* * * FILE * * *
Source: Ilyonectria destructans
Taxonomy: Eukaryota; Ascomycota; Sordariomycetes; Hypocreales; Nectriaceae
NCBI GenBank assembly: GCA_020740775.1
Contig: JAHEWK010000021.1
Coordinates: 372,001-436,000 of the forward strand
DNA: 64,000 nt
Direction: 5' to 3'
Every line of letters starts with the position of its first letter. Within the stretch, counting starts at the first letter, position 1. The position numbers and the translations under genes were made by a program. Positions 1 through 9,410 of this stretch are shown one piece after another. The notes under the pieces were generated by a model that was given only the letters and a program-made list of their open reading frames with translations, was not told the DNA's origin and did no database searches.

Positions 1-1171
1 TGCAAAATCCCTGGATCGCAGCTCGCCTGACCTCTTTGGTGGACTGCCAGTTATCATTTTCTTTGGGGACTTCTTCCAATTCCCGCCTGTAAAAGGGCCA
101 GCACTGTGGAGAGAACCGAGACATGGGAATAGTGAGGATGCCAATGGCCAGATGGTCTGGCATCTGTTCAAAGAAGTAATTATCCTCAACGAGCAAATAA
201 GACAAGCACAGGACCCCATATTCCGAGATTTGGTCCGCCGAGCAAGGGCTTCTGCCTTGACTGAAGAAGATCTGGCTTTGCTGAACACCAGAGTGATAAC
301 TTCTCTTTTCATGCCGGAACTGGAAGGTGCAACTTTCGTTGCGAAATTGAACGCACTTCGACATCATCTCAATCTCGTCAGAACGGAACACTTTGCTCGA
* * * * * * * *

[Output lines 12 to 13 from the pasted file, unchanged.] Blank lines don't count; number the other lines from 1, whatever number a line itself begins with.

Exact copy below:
201 GACAAGCACAGGACCCCATATTCCGAGATTTGGTCCGCCGAGCAAGGGCTTCTGCCTTGACTGAAGAAGATCTGGCTTTGCTGAACACCAGAGTGATAAC
301 TTCTCTTTTCATGCCGGAACTGGAAGGTGCAACTTTCGTTGCGAAATTGAACGCACTTCGACATCATCTCAATCTCGTCAGAACGGAACACTTTGCTCGA